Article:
Everyone has their favourite way of consuming content. Some prefer to read, others like to watch a video and some like to listen to podcasts in the car.

To engage more visitors, you can give them content in a choice of different media formats. You can link to this multimedia content from your main pillar article.

A multimedia content hub might look something like this:

Image created by Jenny Lucas Copywriting

Your multimedia content can be repurposed from your blog or created specifically using the most appropriate medium for the the job.

The user content in the diagram refers to user-generated content that’s related to your subject. For example, it could be video of people using your product or audio discussions by people in your industry.

7. Get new mailing list sign-ups

If visitors are engaged and interested, you should have more success when you ask them to sign up to your mailing list.

Include a sign-up point at the bottom of each page, or have an email capture pop-up appear as they’re about to leave your site. Sweeten the deal with an exclusive offer for subscribers, an extended trial or a limited time discount.

Mailing list sign-ups are warm leads, which you can then nurture, persuade and convert using targeted email marketing.

8. Generate new leads

The ultimate goal of any content marketing strategy is to get more business. Depending on your strategy, this could be from your mailing list sign-ups or from CTAs on the articles themselves.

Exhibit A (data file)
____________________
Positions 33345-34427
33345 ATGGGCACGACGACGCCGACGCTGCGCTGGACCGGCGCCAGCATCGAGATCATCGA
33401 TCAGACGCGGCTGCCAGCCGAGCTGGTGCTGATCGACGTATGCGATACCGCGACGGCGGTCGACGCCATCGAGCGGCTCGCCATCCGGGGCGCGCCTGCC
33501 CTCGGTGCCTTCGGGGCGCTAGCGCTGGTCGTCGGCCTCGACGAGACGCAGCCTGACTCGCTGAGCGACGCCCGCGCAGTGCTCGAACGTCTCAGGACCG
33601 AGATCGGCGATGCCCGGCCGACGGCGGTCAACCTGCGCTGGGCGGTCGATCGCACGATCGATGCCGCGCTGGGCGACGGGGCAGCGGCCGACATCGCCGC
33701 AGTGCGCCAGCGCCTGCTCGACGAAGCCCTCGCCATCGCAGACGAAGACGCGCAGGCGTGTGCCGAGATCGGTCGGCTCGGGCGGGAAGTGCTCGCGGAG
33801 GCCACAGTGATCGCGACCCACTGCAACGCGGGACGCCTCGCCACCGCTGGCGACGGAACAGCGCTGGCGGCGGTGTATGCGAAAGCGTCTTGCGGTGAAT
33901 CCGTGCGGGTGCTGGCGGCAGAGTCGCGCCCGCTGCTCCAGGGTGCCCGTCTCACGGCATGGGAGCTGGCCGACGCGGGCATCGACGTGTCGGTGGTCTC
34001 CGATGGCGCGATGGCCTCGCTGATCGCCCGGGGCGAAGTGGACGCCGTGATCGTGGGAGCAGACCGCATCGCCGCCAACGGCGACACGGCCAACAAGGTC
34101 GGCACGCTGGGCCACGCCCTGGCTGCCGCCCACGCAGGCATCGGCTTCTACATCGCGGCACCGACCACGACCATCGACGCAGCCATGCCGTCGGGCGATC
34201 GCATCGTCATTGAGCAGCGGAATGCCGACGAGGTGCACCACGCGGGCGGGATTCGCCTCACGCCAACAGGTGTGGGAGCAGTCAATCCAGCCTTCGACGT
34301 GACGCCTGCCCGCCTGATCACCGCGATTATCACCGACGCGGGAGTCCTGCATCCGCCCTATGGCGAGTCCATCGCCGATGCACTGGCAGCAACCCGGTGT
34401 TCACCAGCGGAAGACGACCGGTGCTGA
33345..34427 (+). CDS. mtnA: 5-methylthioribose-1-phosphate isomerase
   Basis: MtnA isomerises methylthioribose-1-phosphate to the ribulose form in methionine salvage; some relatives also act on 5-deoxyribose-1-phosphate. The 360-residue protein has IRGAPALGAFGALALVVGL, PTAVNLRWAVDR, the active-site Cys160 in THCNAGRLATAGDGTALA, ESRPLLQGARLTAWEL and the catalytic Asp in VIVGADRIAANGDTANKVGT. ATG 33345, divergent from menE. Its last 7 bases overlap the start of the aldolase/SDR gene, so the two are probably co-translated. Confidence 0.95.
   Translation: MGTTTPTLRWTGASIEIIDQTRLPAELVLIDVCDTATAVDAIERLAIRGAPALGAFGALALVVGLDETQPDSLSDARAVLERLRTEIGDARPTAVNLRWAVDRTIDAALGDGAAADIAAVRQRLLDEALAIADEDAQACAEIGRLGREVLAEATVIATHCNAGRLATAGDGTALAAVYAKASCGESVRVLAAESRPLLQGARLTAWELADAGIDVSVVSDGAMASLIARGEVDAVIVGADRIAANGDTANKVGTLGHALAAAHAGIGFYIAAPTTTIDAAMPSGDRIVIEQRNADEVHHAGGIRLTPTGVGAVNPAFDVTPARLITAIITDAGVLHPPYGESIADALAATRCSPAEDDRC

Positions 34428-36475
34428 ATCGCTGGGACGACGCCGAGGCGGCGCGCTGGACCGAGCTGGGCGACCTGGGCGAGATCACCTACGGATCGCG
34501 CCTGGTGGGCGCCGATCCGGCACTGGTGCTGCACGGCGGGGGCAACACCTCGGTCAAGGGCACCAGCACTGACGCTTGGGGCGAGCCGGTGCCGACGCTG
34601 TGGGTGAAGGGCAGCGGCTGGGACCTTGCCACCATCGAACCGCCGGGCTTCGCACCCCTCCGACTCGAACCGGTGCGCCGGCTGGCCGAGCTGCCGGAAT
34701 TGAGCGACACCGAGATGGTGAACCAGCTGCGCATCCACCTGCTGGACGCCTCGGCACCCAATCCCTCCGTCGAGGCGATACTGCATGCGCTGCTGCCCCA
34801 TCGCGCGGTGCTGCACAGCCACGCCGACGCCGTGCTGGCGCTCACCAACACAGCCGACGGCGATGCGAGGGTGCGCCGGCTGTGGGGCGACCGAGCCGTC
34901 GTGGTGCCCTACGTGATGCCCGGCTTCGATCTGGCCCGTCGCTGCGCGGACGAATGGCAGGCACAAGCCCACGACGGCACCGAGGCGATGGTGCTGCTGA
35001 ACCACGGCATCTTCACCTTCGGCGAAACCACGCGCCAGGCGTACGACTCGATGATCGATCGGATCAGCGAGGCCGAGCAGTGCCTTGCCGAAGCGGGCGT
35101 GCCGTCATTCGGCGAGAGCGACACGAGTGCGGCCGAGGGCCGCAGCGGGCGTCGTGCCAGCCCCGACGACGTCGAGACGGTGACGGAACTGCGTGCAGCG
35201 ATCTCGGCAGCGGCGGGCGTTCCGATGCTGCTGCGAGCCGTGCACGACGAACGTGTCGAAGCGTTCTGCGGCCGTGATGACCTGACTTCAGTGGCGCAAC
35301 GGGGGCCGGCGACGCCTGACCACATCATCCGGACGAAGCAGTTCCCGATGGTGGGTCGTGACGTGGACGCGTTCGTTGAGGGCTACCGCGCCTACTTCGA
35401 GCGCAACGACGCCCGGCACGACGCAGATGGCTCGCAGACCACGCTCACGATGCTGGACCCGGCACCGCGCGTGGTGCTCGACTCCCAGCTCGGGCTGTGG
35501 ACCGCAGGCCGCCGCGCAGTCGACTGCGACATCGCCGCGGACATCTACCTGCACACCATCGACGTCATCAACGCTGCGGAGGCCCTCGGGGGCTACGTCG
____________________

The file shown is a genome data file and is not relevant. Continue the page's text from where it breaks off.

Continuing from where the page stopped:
As a fountain of all knowledge, your content hub is more likely to result in new email sign-ups. And the content itself can take new visitors from any stage of the buyer journey through to the part where they’re most likely to buy.

9. Upsell

Image by Gerd Altmann from Pixabay

By targeting existing buyers and users, you have the opportunity to upsell with:

  • Supplementary and complementary products/services
  • Add-ons and upgrades (you can offer a free trial first)
  • Extended warranties and service packs
  • Insurance.

10. Boost your SEO

Illustration of three rockets powering into space
Image by metalandrew from Pixabay

Content hubs are a good way to get your content ranking in the search engines.

First, they offer the perfect opportunity to target a wide range of keywords.

Second, they have the potential to become an authority on the subject in question. This could earn you brownie points with Google and help you achieve a high ranking.

Are you ready to create a content hub?

If you’re thinking your business could benefit from a content hub and would like some help to create the written content, this is where I can help.

I’m Jenny Lucas, an SEO copywriter and content strategist based in Leicester, UK.

I’ve been writing high-ranking blog content since 2010 and have a proven strategy for success.

If you’re serious about making your blog content work for you and would like to find out more about working with me, you’ll find more information on my content writing page.